DIAGNOSIS. - Archilestes neblina is the largest species of its genus known (abdomen and appendages = 58.7-58.8 mm), surpassing A. exoletus (50.5-55.0 mm), A. latialatus (52.0- 58.8 mm), A. tuberalatus (51-54 mm), and'A. regalis (50.8-53.4 mm). Archilestes neblina is easily distinguished from all other Archilestes species by the broad, foliaceous shape of the superior caudal appendages ( Figs. 7-9 View Figures 1-9 ). Only the appendages of A. tuberalatus (see Williamson, 1921, Plate 11, Figs. 10, 11 View Figures 10-24 ) are similar, but they are not as broad or foliaceous. Archilestes neblina differs from A. regalis in the origin of Rg to R2. In A. regalis, R3 arises from R2 at the third or fourth postnodal crossvein in both wings, but the same vein arises just beyond the first postnodal crossvein in both wings in A. neblina. Archilestes neblina is also more heavily marked with black on the pterothorax than A. regalis ( Figs. 1, 2 View Figures 1-9 ; Gloyd, 1944).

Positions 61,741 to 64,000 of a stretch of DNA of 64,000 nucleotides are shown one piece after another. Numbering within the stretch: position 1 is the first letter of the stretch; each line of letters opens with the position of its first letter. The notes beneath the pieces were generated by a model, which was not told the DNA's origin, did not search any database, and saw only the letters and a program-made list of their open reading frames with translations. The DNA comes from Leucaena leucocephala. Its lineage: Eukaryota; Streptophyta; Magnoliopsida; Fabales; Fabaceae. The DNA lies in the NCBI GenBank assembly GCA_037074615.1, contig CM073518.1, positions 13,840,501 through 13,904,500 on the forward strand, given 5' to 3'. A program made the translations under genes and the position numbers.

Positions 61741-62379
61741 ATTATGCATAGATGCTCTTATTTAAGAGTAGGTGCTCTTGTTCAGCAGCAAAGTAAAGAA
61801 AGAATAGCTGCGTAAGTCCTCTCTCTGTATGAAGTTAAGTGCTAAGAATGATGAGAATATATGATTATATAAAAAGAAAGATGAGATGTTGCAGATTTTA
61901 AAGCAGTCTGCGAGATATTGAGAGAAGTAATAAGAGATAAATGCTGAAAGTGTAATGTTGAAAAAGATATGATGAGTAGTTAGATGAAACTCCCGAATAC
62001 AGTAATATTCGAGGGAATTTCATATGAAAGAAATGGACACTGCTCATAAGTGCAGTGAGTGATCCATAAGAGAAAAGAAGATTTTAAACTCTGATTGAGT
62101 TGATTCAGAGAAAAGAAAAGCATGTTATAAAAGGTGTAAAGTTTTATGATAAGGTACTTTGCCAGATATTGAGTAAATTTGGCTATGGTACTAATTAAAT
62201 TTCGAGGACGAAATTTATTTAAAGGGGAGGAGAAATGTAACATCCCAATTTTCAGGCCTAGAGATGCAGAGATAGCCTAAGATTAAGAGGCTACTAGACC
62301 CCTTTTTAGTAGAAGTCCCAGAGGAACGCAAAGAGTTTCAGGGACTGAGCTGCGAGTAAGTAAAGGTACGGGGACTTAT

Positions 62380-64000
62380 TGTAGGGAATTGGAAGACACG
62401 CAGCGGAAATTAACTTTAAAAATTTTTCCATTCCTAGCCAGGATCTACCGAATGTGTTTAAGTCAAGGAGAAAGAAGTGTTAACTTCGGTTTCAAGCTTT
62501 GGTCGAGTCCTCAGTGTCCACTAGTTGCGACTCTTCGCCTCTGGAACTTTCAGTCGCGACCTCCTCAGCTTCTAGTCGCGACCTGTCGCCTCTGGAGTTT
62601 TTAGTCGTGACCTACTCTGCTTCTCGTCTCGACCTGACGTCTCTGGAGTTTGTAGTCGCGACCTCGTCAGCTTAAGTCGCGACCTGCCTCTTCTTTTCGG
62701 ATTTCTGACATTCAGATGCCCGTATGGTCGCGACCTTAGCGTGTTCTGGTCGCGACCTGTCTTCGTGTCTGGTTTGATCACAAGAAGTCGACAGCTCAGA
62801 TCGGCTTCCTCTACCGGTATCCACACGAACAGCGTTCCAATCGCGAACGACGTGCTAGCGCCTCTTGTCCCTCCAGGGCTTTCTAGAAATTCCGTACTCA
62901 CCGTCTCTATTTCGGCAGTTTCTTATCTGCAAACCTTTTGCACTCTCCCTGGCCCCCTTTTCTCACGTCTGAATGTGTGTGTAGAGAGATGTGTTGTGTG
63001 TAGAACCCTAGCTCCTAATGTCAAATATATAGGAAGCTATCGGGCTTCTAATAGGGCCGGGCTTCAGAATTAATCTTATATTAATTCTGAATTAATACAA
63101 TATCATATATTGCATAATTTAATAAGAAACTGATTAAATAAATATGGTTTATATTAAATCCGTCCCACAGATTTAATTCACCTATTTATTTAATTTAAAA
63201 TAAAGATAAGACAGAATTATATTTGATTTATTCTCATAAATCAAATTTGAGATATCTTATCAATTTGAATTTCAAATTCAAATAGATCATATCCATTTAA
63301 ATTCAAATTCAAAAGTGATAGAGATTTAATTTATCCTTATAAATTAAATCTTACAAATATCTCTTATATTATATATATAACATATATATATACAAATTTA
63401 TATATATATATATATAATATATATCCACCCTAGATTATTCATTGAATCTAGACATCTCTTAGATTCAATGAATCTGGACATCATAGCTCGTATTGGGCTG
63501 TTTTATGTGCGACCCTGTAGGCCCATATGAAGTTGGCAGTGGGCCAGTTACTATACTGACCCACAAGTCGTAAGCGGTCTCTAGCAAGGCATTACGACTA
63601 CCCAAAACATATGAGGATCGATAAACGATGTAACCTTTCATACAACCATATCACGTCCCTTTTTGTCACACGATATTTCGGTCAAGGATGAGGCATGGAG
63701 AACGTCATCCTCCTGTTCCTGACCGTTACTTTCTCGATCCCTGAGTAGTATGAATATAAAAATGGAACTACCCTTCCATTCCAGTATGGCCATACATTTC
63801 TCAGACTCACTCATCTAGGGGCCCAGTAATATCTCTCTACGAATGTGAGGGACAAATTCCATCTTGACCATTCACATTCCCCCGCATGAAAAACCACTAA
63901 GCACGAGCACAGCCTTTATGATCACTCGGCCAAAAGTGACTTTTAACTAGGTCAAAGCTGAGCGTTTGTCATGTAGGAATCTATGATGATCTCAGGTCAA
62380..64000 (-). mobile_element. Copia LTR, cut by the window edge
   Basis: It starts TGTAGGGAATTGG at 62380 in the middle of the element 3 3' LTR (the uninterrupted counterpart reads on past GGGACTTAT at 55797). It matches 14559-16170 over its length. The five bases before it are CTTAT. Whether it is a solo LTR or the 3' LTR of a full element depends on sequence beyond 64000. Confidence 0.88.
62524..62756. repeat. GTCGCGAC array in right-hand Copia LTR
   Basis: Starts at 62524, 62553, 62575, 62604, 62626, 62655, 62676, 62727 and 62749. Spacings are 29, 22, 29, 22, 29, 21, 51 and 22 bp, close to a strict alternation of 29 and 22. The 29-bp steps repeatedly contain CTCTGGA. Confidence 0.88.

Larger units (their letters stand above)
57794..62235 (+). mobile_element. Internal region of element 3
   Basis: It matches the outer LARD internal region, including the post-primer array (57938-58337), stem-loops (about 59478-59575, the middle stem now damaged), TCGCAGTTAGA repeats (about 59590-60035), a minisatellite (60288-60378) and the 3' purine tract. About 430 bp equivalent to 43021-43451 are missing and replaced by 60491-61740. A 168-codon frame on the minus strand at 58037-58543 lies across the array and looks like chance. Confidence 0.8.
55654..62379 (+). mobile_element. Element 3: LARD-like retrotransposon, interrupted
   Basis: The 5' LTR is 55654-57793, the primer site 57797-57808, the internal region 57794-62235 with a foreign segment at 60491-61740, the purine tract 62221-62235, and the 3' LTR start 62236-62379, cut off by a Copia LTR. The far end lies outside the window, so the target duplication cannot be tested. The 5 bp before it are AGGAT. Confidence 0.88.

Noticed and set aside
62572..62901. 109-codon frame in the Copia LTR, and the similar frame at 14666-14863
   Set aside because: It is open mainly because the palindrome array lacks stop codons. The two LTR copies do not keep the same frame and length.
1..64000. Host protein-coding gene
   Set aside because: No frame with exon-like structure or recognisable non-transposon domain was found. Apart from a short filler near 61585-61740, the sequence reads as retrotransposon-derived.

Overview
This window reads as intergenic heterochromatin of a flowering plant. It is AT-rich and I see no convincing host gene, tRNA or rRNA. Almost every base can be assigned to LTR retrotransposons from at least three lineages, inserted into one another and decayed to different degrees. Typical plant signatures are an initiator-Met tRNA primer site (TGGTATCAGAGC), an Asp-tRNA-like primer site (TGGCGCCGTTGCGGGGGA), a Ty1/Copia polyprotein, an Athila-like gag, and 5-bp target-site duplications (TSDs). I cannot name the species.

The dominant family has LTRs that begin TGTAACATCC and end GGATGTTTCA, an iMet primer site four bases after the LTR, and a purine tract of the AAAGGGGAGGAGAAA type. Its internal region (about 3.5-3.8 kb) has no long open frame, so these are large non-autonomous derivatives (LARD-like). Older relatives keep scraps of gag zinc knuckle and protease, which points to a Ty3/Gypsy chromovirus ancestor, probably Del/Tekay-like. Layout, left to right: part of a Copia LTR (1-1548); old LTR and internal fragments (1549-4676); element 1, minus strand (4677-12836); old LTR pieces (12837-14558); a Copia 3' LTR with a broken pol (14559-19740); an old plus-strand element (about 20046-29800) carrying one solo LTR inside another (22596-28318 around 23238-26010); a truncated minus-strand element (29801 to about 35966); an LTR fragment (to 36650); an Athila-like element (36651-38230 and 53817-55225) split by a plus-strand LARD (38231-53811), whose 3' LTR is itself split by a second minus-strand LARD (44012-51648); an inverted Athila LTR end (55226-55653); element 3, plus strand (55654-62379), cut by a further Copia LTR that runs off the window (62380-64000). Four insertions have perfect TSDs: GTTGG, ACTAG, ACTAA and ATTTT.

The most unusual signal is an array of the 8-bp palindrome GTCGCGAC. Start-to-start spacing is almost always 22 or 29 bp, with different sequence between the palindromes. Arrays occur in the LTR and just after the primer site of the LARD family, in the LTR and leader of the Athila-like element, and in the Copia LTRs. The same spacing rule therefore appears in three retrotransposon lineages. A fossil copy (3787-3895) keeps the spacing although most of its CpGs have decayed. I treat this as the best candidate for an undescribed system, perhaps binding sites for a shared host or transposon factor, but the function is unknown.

I examined males of all seven currently described species of Archilestes . Their penes place them into four groups on the basis of shape of that organ in ventral view. In the first group, A. californica ( Figs. 10-11 View Figures 10-24 )and A. grandis ( Figs. 12-13 View Figures 10-24 ), the penis is only a little longer than wide and almost circular. These structures seem to be essentially identical in both species. In the second group, the penes are square-like with rounded corners in A. latialatus ( Figs. 14-15 View Figures 10-24 ) and A. tuberalatus ( Figs. 16-17 View Figures 10-24 ). The sides of the penis are parallel in A. tuberalatus but are slightly convergent in A. latialatus . In the third group, the penes of A. exoletus ( Figs. 18-19 View Figures 10-24 ) and A. neblina ( Figs. 5-6) View Figures 1-9 are ovate, and in each species the ventral arm does not touch the penis tip ( Figs. 6 View Figures 1-9 , 19 View Figures 10-24 ), but the latter condition may be the result of post-mortem changes. T h e penis of A. neblina is more elongated than that of A. exoletus . I n the fourth group, consisting only of A. regalis , the penis is cordate with the distal edge emarginate. T h e penes may be more variable than shown here, since most species are known from few specimens.

Kingdom

Animalia

Phylum

Arthropoda

Class

Insecta

Order

Odonata

Family

Lestidae

Genus

Archilestes